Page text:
Calls for Trip Advisor-style platform to compare aged care

ADVOCATES for dementia and aged care services are calling for a new system or app that allows consumers to share and compare their experiences. 

With online sites such as Bean Hunter for rating coffee spots in Australia and Trip Advisor to help travellers find the perfect accommodation for them, it's a no-brainer to wonder why there's not the same sort of system for comparing aged care services. 

Australian aged care facilities are all required to be accredited but they are not currently obliged to measure the quality of their services. 

Alzheimer's Australia chief executive Carol Bennett said to the ABC there should be national measures that help consumers and their families make informed choices when looking for providers. 

"You don't actually have any standards looking at quality in aged care," she said. 

"It makes it very difficult for people to make decisions and choices, often at a time of crisis, and know where they can place their families … and get the things that they want out of aged care."

These standards, she said, should take into account everything from healthcare and capacity to deal with severe behaviours, to cognitive therapy and consumer experience.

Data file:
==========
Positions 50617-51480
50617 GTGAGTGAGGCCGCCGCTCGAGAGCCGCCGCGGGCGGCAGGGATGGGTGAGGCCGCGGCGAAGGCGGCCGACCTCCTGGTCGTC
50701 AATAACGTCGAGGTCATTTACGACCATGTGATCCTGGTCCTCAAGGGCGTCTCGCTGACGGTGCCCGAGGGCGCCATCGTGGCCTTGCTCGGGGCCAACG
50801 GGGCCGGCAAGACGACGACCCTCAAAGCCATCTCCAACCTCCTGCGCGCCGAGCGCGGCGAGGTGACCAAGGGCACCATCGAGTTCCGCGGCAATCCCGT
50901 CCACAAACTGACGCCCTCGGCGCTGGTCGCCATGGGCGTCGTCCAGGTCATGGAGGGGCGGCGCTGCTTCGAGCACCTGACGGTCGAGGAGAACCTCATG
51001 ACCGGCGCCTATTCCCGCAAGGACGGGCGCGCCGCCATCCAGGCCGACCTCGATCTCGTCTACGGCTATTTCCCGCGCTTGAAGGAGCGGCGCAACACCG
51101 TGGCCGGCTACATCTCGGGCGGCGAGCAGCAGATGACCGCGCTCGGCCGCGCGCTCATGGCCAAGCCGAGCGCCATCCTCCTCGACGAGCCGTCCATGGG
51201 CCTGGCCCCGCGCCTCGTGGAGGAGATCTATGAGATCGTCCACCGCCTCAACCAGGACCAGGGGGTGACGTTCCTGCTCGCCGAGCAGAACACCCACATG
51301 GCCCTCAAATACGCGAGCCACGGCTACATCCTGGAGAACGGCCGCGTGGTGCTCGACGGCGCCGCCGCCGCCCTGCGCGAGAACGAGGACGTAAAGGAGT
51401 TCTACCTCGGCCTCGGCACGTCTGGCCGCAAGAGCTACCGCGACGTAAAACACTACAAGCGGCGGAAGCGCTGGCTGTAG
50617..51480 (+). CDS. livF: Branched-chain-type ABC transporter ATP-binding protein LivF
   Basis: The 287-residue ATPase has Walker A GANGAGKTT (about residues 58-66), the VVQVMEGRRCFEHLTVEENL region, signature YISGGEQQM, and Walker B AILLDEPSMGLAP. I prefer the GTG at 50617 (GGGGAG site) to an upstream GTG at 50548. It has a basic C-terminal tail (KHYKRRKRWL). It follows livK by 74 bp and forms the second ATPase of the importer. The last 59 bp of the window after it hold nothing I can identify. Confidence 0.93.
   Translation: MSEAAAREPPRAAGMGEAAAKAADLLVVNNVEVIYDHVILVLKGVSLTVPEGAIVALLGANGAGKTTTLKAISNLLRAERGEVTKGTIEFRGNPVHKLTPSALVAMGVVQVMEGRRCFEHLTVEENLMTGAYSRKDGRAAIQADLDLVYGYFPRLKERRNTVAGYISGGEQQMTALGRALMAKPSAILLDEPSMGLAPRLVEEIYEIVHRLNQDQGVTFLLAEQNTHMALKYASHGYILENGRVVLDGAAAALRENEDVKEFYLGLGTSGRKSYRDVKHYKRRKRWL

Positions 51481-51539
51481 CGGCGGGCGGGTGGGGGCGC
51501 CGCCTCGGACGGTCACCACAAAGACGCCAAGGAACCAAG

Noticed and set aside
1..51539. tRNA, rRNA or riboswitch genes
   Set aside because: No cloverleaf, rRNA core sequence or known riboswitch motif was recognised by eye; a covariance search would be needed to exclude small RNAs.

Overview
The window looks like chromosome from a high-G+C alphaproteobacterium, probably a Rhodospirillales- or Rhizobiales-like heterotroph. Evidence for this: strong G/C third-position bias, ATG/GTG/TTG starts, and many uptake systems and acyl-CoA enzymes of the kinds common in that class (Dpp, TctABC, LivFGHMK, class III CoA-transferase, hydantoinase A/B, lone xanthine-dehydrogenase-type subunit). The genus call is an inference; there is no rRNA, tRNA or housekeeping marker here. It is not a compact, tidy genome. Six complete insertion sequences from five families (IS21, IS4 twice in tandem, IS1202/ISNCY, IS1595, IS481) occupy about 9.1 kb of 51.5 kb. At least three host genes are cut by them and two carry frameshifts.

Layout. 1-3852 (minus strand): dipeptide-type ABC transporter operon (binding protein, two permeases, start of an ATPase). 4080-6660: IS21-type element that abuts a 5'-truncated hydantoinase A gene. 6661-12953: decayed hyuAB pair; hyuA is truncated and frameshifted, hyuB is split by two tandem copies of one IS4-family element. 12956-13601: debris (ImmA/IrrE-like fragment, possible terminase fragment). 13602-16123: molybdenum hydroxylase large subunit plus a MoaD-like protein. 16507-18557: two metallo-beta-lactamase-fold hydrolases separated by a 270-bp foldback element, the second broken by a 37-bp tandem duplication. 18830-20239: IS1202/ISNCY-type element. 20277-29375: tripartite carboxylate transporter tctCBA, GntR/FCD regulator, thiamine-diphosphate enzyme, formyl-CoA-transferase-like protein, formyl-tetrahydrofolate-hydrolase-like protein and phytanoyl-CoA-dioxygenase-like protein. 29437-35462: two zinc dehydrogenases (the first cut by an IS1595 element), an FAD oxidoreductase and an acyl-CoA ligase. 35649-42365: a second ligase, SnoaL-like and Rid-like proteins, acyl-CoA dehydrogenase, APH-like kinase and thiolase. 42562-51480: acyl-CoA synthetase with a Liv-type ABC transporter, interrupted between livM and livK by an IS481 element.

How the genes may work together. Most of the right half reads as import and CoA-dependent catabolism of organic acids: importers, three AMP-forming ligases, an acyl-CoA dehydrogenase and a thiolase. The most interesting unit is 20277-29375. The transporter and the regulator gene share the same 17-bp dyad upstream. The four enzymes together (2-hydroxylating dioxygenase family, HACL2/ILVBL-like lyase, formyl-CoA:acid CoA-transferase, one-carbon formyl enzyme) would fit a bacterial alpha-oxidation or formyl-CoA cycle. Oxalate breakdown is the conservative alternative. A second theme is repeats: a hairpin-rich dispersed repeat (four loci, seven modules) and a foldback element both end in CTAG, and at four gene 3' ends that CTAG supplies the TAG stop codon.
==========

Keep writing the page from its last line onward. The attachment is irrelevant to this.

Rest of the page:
"We need to know what the consumer experience is of those services," she said.

The Australian Government is currently calling on residential aged care services to implement a trial of three quality indicators.

Those measures are pressure injuries, use of physical restraint and unplanned weight loss.

"They're not about quality, they're compliance," aged care provider Hammond Care chief executive Stephen Judd said to the ABC.

A vocal leader in the industry, and a member of the Advisory Council of the Australian Aged Care Quality Agency, Dr Judd said to the ABC, while it may be more subjective, he would like to see a quality of life measure included.

He suggested the commissioning of a review platform that gives consumers and families the chance to share their experiences.

"It's Trip Advisor with a bit of a pause on," he said.

"People can find out about the good, the bad and ugly, and have stories that are moderated by an external provider before publishing.

"Issues like choice and lifestyle and activities and food and freedom of an environment. What do I want to do, and am I able to do it?

"I think the most important measure of quality in aged care is the experience of clients and residents."

A platform called Care Opinion has recently been launched in Australia.

Unlike sites like Trip Advisor or Bean Hunter - which give customers the chance to rate businesses - Care Opinion chief executive Michael Greco said to the ABC the not-for-profit's focus was less about telling people where to shop and more about helping them drive change.

"You want indicators that are more meaningful than a blunt rating," he said.

"It's about moving the system from a complaints culture to improvement culture.

"If the provider doesn't want to respond they will look bad, but if they're serious about listening to their clients' experiences, and improving that, then it will show."

The Scottish Government has subscribed Care Opinion as a national feedback platform for its social services.

Professor Greco said he would welcome discussions with the Federal Government about how it could utilise the platform in Australian aged care.


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